How to Make Sense of Your Contact Lens Prescription
If you have wondered what all the numbers and letters mean on your contact lens prescription, you're not alone. But we're here to make sense of the seemingly incomprehensible scribbles of your ophthalmologist. There are standard abbreviations that are used in optical prescriptions, and although you don't need to understand all the nuances of each, it is helpful to get a broad grasp of them, especially when you're buying your lenses from an outlet other than the eye care provider who conducted your exam.
Shopping around online is an easy way to save money on your contact lenses. However, the law requires a valid prescription to purchase contact lenses. Prescriptions come with an expiration date between one and two years from the date of your last exam. If you're in the United States, you have a right to a copy your prescription.
It's also worth noting that your eyeglass prescription and your contact lens prescription are not the same. A contact lens prescription provides additional information about the size of the lens (not just information about the power.) And the power will also be different because, while a contact lens sits directly on the surface of the eye, eyeglasses sit about 12mm in front of it. So the eyeglass prescription must account for that distance as well.
Each of your eyes may have different challenges to correct. You may have a different prescription for each eye, or even need a Toric or Multi-focal lens in one eye and not the other, or require a different brand for each eye. So let's dive into the details of this example prescription. There may be a few more numbers on the example provided here than what you see on your own prescription. This is because we have included the all numbers you would see if you required a Toric lens (sometimes necessary to correct astigmatism) or a Multi-focal or Bi-focal lens.
What do all these letters mean?
OD and OS: Along the top, or side, of any prescription you will find the letters OD and OS. Wouldn't it be easier if they just wrote L and R for Left and Right? Well, OD is short for the Latin term for Right Eye: "oculus dexter", and OS comes from the Latin for Left eye "oculus sinister." So just remember OD is your RIGHT eye and OS is your LEFT eye. Occasionally you may see the letters OU on your prescription, which is short for "oculus uterque" or EACH EYE, meaning the same measurement applies to both.
PWR: PWR refers to refractive power. Sometimes this may also be called SPH (sphere.) This is the amount of correction, measured in diopters (an optical unit of measurement,) that is needed to bring your vision to 20/20 - or as close as possible. If this number is preceded by a minus sign, then you are nearsighted (you have myopia.) If there is a plus sign before the number, you are farsighted (you have hyperopia.) The further the number is from zero, the stronger your prescription. It is common to have a different prescription in each eye.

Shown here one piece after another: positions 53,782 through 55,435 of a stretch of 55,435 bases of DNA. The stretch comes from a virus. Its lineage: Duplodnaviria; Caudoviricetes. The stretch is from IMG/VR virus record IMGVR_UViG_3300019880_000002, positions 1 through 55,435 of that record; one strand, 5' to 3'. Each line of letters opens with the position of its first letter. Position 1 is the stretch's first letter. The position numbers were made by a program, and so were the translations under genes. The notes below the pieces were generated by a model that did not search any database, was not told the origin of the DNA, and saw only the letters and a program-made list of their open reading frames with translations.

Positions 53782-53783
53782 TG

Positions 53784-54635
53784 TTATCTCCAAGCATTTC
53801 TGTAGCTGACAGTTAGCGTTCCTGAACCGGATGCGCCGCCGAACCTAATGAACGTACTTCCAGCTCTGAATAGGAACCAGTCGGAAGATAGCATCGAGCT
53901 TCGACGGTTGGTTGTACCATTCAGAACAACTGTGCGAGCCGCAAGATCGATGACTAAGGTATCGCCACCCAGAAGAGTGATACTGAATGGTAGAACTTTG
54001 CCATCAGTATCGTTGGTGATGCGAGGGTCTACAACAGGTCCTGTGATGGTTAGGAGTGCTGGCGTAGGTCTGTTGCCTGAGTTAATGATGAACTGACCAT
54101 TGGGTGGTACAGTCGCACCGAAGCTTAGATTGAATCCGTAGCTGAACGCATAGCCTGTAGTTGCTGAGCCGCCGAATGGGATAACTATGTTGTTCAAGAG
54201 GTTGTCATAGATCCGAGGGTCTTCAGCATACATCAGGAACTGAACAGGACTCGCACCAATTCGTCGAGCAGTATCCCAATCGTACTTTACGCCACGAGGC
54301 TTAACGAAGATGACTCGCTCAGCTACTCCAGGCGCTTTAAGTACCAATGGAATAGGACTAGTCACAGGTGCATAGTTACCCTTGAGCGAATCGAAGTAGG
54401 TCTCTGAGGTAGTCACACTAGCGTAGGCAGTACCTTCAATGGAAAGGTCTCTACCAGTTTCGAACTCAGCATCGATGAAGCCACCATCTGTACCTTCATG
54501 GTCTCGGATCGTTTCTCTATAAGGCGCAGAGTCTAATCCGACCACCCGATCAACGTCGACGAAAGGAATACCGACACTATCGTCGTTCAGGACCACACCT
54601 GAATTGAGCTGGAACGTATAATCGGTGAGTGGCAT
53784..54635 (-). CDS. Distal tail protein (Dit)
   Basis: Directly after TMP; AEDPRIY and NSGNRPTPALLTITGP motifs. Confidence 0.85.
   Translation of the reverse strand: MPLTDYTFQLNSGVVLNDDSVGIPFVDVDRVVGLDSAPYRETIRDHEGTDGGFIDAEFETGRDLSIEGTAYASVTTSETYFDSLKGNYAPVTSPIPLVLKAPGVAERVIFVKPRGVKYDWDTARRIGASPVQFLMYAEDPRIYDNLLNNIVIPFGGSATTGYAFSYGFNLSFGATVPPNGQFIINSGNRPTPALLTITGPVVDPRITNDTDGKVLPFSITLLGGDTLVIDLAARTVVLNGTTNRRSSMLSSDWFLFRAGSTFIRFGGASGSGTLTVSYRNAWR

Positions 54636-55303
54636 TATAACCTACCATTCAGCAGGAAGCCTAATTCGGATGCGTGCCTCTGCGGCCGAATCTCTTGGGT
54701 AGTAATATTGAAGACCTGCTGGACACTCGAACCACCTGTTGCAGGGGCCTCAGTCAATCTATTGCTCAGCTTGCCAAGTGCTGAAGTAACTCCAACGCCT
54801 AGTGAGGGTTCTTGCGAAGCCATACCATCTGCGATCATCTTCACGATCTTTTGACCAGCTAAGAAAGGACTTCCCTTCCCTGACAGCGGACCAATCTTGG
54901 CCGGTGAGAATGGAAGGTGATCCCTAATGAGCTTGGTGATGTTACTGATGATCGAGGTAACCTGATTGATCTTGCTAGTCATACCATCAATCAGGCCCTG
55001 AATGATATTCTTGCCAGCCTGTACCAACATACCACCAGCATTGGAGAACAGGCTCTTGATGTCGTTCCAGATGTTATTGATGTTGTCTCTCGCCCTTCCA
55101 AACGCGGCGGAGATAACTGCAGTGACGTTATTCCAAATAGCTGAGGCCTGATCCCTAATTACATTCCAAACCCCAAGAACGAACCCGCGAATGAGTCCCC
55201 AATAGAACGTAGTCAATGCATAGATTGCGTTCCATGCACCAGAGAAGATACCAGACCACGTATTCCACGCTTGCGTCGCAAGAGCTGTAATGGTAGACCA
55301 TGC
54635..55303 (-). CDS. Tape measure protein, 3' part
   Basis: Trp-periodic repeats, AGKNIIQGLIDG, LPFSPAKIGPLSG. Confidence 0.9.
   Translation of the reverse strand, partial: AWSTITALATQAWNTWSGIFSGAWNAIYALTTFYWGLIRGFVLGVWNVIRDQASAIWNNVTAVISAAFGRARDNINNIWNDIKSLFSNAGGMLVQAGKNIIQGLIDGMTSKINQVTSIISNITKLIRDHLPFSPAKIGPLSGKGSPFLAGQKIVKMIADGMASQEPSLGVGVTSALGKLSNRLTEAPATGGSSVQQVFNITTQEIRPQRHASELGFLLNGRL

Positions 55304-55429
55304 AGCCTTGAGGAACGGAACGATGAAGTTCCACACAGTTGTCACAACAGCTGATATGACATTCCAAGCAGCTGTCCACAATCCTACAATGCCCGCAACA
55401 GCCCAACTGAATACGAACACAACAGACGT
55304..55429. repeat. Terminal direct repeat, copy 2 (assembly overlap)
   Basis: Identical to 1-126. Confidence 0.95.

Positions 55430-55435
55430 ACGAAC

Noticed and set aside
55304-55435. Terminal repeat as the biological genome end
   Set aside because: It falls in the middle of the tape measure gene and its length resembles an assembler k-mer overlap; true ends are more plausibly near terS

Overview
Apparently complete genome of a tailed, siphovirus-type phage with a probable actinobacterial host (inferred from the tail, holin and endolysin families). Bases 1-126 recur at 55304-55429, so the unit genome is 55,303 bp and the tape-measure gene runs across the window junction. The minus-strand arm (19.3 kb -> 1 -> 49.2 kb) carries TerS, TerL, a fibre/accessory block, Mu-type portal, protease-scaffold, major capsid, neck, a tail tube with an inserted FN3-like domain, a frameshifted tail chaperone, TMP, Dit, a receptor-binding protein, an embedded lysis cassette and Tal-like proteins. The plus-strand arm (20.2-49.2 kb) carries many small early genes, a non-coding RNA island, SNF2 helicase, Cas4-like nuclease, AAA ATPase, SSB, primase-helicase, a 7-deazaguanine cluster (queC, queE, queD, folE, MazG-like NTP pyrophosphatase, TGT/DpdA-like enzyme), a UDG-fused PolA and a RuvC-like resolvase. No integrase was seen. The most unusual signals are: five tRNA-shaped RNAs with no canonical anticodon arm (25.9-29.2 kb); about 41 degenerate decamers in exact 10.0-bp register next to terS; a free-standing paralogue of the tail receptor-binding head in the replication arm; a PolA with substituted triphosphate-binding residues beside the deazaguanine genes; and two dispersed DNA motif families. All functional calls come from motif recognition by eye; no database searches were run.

BC: Base Curve - this refers to the back curvature of the contact lens, measured in millimeters. This number is usually between 8 and 10. This number is important for the fit of your contacts because it will match up with the the curvature of your cornea. If your prescription does not include a base curve, it's most likely because the brand of your lenses only comes in one base curve.
DIA: Diameter - the distance across the surface of the contact lens, measured in millimeters. This number is usually between 13 and 15 and determines where on your eye the contact lens will sit. If this measurement isn't correct the contact lens will be uncomfortable and may scratch your eye.
For Toric Lenses
CYL: Cylinder value. Usually a number between -4 and +4, this is the amount of power needed to correct your astigmatism.
Axis: Expresses the orientation of the cylinder value on the lens. This number is displayed in degrees, between 0 and 180°.
For Bi-focal or Multi-focal Lenses
ADD: Add Power - the added magnifying power in portions of the lens to help with seeing up close (in diopters)
Color, Brand, and other Details
Your contact lens prescription may also include a brand name that carries the lenses your eye care provider felt would be the best fit. If you're choosing to cosmetically enhance your eye color with your lenses, that information will also be on the prescription. In some cases the prescription also includes how often to replace the lenses (whether they are daily, weekly, monthly etc.)